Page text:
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Spreading Sustainable Seafood Practices Overseas

Posted by Mary Ellen Smith, Agricultural Counselor, Foreign Agricultural Service, The Hague, Netherlands in Food and Nutrition Trade
Jul 26, 2013

Last month, the Foreign Agricultural Service office in The Hague, Netherlands, partnered with the Alaska Seafood Marketing Institute to highlight the institute’s commitment to sustainable fishing and introduce its new sustainability certification.

There is a growing interest among European consumers in sustainable seafood. Many European retailers require their suppliers to demonstrate that their products don’t deplete ocean fisheries.

On June 11, about 40 leading Dutch seafood industry and government representatives attended a seminar to learn about Alaskan seafood industry practices, including a new certification process. The new process is based on a United Nations Food and Agriculture Organization model that is less expensive compared to others and meets the highest UN benchmarks for credible certification.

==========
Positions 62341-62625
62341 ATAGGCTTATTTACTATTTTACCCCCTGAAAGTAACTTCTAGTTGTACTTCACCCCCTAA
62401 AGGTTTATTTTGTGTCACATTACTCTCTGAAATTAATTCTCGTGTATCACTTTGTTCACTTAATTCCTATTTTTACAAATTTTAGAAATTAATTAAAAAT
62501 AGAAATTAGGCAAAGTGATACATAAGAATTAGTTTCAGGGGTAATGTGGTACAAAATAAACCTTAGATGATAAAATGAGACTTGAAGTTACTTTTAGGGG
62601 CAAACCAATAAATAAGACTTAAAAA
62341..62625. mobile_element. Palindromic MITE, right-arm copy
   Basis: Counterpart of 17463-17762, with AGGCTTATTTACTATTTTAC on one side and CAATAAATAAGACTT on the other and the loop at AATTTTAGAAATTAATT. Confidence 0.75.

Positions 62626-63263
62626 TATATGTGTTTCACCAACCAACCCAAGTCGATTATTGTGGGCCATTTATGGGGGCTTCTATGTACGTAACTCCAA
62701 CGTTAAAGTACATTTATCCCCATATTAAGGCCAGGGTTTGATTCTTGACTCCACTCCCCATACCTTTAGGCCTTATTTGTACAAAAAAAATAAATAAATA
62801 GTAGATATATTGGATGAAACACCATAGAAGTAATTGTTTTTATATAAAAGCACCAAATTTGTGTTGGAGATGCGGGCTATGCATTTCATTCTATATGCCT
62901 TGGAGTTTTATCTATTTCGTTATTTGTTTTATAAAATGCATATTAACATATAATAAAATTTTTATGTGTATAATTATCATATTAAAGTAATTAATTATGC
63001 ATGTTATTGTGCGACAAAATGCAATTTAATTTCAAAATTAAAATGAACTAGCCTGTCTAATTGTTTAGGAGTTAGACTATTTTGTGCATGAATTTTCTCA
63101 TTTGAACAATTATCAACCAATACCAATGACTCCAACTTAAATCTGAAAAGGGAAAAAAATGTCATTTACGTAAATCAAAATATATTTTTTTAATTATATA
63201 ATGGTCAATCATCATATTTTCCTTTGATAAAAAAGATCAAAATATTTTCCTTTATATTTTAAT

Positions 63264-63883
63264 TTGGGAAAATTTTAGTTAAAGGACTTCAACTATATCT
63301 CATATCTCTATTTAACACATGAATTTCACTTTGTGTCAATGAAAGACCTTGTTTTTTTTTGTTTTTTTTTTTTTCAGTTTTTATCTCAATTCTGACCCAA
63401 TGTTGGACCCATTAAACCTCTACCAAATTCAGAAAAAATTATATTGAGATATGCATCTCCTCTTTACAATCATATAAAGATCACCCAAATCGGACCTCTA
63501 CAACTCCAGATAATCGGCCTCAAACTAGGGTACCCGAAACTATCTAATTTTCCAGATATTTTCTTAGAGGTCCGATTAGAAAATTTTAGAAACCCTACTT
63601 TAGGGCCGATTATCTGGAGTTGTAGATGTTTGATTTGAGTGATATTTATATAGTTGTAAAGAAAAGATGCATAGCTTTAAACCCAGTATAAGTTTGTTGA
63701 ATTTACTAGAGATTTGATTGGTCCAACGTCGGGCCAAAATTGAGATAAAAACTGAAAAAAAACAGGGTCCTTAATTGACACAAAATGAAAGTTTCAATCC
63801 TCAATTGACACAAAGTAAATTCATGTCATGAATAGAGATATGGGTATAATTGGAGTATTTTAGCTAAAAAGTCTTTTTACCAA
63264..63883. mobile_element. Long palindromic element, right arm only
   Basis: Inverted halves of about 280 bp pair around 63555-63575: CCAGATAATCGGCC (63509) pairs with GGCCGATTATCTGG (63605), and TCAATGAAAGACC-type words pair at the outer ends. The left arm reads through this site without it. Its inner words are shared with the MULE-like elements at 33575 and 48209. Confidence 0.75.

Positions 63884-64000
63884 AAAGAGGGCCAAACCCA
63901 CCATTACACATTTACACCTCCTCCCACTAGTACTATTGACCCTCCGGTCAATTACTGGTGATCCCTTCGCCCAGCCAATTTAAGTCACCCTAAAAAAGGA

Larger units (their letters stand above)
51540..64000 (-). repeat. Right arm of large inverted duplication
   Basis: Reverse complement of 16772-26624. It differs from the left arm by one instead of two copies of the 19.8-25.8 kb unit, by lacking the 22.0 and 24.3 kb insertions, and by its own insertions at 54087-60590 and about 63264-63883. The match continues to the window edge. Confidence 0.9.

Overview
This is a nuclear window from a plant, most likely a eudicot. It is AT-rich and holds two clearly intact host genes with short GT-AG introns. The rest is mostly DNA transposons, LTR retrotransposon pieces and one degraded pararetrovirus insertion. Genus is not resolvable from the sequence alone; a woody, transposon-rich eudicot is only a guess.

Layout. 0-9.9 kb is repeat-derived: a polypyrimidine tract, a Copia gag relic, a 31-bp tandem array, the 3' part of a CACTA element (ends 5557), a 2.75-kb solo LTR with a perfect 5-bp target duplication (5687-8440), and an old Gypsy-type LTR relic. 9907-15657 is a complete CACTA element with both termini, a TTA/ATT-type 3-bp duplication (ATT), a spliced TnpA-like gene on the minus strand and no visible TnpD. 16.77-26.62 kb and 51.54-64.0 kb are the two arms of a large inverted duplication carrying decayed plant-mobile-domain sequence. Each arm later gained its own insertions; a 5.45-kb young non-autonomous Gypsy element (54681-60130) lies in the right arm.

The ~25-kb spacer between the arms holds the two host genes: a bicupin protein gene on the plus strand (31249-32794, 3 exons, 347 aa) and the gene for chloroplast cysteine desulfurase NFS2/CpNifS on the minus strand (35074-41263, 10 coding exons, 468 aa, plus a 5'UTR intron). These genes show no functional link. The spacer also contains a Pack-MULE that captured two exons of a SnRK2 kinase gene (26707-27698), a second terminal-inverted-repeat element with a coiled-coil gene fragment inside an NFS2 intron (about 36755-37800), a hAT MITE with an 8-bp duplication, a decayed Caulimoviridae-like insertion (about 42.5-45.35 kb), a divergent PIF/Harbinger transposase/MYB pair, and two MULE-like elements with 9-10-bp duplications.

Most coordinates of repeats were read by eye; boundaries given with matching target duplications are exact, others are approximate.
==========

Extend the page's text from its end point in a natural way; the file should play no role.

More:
Currently, many European retailers require a different sustainability certification that is widely accepted throughout Europe. However, Dutch retailers are open to other certifications that are equivalent or better than existing methods. Since the Netherlands is the gateway to Europe for U.S. seafood exports, this could help keep Alaskan seafood on retail shelves in Europe and prevent retailers from sourcing seafood from other places.

The Netherlands is the sixth largest market for U.S. seafood products, purchasing more than $180 million in 2012. Alaska is responsible for roughly half of total U.S. seafood exports to the Netherlands. A popular Alaskan seafood export to the region is frozen fillets of Alaska Pollock, which is used in the Netherlands to make a local delicacy called “kibbeling.” Other top exports include salmon, cod, black cod and halibut.

ASMI, a USDA industry partner, received funding for the seminar through the Market Access Program. The event is just one example of how FAS helps farmers, ranchers and fishermen build and maintain commercial markets for U.S. food and agricultural products around the world.

Category/Topic: Food and Nutrition Trade